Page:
Loopcamp is the last installation to compose the quirky environment of the Burning Man festival in the Black Rock Desert in Nevada. With the festival arises a spontaneous city of 52,000 people settled on an ancient Indian reserve by the now dried Lohontan Lake, 700 feet above sea level. Loopcamp became during the last edition a stop and a shelter against Nevada’s frequent storms.
"Black Rock City is the last social utopia since the creation of Israel’s first Kibboutz" said the Frech architect Stephane Malka, who designed the artistic installation "The town is made of alternative visionary arts such as capsules, geodesic domes, robots, balloons, art-cars, mobile homes and various installations along with electronic sounds."
Loop stands for a musical sequence, a sound circle. By its very dense audiovisual environment, this nomad city recalls Archigram’s avant-garde drawings, specifically ‘Instant City,’ in a contemporary way.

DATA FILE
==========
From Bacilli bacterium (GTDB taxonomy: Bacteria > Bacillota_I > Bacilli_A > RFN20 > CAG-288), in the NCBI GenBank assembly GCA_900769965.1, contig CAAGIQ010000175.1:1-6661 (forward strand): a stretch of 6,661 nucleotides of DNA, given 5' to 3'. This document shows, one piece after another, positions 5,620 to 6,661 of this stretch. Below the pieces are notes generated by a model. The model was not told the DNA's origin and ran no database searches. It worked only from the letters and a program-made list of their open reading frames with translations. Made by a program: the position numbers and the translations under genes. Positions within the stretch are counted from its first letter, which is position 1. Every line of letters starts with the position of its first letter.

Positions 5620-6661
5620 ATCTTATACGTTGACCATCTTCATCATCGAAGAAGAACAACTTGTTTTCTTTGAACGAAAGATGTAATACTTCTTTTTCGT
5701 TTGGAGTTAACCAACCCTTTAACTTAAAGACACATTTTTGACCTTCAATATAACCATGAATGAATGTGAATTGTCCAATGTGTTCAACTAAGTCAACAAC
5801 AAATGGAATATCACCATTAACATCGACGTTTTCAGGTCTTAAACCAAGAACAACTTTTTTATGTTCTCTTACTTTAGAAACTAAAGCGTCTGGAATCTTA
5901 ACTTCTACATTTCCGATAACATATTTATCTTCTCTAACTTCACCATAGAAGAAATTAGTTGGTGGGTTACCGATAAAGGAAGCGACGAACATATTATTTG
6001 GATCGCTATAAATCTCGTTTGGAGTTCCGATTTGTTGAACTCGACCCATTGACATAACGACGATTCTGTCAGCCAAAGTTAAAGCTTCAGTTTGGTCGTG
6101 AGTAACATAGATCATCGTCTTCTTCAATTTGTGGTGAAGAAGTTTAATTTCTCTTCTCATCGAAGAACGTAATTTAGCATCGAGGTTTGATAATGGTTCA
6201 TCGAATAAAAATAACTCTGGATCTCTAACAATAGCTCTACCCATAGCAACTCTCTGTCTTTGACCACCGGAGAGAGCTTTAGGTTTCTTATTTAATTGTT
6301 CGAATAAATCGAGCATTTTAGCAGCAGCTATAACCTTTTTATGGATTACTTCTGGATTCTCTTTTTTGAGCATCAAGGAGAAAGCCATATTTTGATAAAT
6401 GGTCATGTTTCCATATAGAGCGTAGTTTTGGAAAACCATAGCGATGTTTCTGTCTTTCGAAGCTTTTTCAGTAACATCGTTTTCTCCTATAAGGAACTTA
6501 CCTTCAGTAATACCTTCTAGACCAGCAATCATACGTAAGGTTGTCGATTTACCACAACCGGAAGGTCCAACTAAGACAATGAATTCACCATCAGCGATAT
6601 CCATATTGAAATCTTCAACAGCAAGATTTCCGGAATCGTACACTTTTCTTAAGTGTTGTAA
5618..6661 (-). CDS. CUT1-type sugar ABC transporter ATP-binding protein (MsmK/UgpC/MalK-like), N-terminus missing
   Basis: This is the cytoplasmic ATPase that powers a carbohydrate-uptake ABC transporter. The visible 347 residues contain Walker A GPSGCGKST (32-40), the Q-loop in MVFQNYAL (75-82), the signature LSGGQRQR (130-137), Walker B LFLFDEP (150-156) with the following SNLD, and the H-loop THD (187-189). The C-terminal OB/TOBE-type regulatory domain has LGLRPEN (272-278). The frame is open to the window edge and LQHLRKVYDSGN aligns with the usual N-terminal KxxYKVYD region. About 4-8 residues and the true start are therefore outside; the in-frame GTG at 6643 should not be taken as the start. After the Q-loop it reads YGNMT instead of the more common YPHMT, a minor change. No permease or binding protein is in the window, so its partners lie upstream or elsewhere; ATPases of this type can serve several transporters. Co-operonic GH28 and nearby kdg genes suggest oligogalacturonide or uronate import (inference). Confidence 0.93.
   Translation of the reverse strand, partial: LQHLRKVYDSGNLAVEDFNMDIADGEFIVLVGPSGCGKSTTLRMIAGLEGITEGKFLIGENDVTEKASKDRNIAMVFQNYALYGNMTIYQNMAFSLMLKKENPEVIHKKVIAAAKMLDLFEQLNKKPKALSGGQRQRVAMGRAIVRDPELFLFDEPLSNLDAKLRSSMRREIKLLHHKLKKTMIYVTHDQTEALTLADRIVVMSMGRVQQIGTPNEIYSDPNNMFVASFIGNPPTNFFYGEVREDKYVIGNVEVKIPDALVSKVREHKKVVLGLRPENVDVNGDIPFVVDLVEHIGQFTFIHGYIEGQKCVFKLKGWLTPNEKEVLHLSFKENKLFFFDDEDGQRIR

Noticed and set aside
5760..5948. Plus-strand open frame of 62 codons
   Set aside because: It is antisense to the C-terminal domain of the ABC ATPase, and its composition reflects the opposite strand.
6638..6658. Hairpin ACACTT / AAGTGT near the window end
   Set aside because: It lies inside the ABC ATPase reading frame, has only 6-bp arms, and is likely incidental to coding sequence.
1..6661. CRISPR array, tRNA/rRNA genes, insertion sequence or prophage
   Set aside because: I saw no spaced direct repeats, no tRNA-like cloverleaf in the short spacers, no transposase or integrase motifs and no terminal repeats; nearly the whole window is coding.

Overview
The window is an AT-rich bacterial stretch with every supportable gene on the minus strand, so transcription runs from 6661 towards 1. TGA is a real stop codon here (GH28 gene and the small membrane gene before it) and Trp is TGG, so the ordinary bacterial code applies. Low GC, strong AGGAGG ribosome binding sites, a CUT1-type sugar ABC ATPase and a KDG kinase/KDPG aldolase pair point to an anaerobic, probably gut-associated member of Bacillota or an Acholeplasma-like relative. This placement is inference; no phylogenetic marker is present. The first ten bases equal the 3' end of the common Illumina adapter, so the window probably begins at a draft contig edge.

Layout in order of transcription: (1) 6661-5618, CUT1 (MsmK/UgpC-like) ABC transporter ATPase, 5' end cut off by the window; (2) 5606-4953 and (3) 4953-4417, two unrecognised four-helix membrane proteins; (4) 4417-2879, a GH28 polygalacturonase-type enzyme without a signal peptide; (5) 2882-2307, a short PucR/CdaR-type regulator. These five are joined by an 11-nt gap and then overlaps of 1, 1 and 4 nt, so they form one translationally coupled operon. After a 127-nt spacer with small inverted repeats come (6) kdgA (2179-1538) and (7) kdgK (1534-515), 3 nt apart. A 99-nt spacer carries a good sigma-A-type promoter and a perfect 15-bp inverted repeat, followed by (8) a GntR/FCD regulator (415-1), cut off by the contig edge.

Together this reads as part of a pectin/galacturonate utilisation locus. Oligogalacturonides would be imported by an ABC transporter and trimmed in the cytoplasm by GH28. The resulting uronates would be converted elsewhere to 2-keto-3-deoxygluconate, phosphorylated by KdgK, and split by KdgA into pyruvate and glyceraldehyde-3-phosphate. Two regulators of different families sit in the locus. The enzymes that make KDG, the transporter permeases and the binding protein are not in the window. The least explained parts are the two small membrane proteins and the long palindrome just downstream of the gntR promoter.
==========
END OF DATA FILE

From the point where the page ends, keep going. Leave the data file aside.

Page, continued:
Loopcamp is settled on the Playa, where the central zone of the urban circle is completely open to the desert.
Disc-shaped city, round temple, and circular tubes; the trinity of city, building, and material is gathered around the loop to welcome the sandstorms.
Oriented to face the direction of major winds, the shelter is composed of recycled paper tubes, slightly beveled in order to create sounds triggered by air pressure.
The shelter results from different tubes with various lengths and widths, producing a spectrum of melodies and sounds – treble when the tubes are short and bass when they’re long.
Based on a circular plan, Loopcamp radiates a surround sound with different tones, creating a unique and constantly reinvented sonar experience, a physical translation of the movement from the city and of the elements.
Image courtesy Malka Architecture